Senegal. Senegal imports its armaments through military cooperation by signing military agreements with countries and it is trying to stop illicit arms trafficking via its defence forces. Regulation on purchases or procurement of arms and military equipment are more connected to defence and security needs than to national production.
Sweden. There are two prohibitons in Sweden: one concerns the manufacture of military equipment in Sweden without permission from the Government; the other deals with exports of military equipment from Sweden without permission from the Government. At present there are efforts under way to link them together in a single act provisions concerning control in respect of the manufacture of military equipment and of the exportation of such equipment. With respect to its exports of military equipment and related matters the Swedish Government publishes a yearly report to Parliament which is also available to the UN.
Turkey. Concerning export, upon the application of the exporting firm th the Ministry of National Defence, the opinion of the Ministry of Foreign Affairs and the General Staff is sought in order to determine as to whether there exist political or military objections to the export in question. Regarding indirect exports, the exporting firm has to fulfil the conditon of the delivery of the end-user certificate by the ultimate recipient State as evidence of the fact that the country shown as the ultimate buyer is informed of this transaction. If the recipient requests sample material from the exporter for trial or demonstration purposes, the recipient provides the end-user certificate or an official import permit.
United Arab Emirates. They regard this as a step to promote peace and security at regional and intenational levels. The armed forces have weapons for self-defence to protect the national unity and sovereignty of the State. Laws entirely prohibit any illicit transfer of weapons and do not permit any unofficial agents to import, export or deal in arms. Furthermore, the State strictly and rigorously controls any illicit transfer of or trafficking in arms.
UK. There are two orders in effect: the Import of Goods (Control) order of 1954; the Export of Goods (Control) order of 1991. Arms are only imported for use by the armed forces and the police. It is general policy to support the sale of British defence and security interests. All proposed arms exports are considered on a case-by-case basis.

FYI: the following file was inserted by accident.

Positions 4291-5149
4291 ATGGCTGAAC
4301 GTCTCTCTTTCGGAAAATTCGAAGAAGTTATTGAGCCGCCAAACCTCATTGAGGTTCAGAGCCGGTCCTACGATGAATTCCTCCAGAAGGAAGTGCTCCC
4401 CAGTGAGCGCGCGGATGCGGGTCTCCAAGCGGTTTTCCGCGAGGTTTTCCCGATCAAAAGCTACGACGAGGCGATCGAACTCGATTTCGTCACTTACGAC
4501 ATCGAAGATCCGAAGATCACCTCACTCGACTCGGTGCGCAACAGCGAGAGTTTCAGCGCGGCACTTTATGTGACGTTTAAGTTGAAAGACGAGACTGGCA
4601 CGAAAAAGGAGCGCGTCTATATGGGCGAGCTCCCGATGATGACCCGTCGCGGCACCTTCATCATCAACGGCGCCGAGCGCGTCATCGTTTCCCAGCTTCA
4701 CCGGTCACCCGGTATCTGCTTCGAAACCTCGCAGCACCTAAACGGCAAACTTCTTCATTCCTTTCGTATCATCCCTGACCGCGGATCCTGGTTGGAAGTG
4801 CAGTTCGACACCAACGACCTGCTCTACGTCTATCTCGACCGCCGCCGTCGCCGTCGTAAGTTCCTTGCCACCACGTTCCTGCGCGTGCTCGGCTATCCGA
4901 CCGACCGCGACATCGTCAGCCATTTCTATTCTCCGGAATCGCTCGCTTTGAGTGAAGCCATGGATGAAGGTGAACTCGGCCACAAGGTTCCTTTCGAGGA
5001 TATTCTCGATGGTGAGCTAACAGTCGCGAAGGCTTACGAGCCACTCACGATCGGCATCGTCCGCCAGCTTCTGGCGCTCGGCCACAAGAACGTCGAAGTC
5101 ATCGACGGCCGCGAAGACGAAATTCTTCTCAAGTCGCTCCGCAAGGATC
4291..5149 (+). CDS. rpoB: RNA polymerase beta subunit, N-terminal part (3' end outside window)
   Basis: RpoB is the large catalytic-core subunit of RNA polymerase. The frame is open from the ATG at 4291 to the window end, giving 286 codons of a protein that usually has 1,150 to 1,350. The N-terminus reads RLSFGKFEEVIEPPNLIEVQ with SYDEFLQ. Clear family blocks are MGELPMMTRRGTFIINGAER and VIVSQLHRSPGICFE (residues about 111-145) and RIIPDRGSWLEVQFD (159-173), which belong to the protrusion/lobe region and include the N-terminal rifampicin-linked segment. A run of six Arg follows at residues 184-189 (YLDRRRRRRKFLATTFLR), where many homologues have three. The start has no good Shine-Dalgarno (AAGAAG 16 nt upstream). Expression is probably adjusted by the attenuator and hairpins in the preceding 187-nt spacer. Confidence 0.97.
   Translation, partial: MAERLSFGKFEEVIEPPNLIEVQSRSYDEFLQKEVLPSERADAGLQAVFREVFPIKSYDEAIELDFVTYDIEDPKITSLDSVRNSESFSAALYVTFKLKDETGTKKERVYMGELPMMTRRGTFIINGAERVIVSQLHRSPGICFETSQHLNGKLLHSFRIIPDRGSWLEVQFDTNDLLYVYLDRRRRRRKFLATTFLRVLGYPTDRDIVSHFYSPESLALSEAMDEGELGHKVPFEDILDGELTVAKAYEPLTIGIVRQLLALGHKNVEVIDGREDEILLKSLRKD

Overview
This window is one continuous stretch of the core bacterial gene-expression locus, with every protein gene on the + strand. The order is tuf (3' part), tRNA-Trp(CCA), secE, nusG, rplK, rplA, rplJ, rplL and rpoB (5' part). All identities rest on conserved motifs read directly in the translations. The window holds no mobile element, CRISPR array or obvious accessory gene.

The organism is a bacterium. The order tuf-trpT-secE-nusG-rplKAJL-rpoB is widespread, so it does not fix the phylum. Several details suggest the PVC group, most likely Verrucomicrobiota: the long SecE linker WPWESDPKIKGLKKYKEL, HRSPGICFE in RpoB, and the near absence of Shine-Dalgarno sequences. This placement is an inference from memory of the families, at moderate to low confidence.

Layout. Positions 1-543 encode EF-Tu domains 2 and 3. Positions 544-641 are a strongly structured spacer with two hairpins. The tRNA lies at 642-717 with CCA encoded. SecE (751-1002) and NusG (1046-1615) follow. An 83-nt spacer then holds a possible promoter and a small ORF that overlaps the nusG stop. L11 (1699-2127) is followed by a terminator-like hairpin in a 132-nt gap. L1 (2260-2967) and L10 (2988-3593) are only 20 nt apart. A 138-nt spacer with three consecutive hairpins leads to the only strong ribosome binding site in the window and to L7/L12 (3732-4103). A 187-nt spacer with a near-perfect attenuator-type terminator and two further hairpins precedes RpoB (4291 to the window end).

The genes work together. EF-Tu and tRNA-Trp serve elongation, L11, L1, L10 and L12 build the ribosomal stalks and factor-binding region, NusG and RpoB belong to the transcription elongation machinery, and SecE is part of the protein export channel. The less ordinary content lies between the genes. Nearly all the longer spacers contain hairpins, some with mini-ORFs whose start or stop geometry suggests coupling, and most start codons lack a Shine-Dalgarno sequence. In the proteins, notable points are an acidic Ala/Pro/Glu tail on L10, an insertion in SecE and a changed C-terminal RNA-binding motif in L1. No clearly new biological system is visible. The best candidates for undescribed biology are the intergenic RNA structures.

In addition, Argentina, Brazil, Canada, France, Germany, Hungary, India,Peru,
Spain and Uruguay later joined by Bolivia and China, on 1 November, 1991,
submitted a draft resolution called 'The transfer of high technology with
military application'. The representative of Brazil referred to remarks made
by the Secretary-General in his 1991 report to the General Assembly regarding
"a formula for cooperation involving greater willingness by the industrialzed
countries to meet the needs of developing countries for science and technology
for peaceful purposes, coupled with genuine openness among recipients about
their end-use." On 6 December 1991, the General Assembly adopted without
a vote a text (as resolution 46/38D) on 'The transfer of high technology with
military application'. It wishes to seek universally acceptable international
norms or guidelines to regulate such transfer and asks the Disarmament Commission
to look into all relevant aspects of the question of the transfer of high
technology with military application in its 1992 session, and to seek to conclude
its work on this matter in its 1993 session. It especially invites all Member
States to make available to the Secretary-General pertinent information and
documents on this subject, taking into account arrangements, laws and regulations
related to international transfers of high technology with military applications,
as appropriate. It is with respect to this that Argentina has decreed as a
general rule that it will not authorize export of materials, equipment, technology,
technical assistance and/or services connected with the conversion and enrichment
of uranium, the reprocessing of fuel, the production of heavy water and the
manufacture of plutonium.
This latter resolution seems to have an even greater impact and importance than the one on transparency of conventional arms. The globalization of technology and the prevention of technological proliferation of highly destabelizing weapons and related technologies, and also scientific and technological cooperation to this effect needs to be supported with a national policy on research development and technology assessment. In the new era of international relations the traditional definition of 'national security' is becoming more and more inadequate. A more comprehensive concept, including economic well-being, ecological and cultural security is needed A more just distribution of resources, especially with respect to technologies, is needed. The international climate should be such that it will favour the use of technology for the benefit and advancement of all. For developing countries the need for access to technology is particularly acute.
Some technological areas are: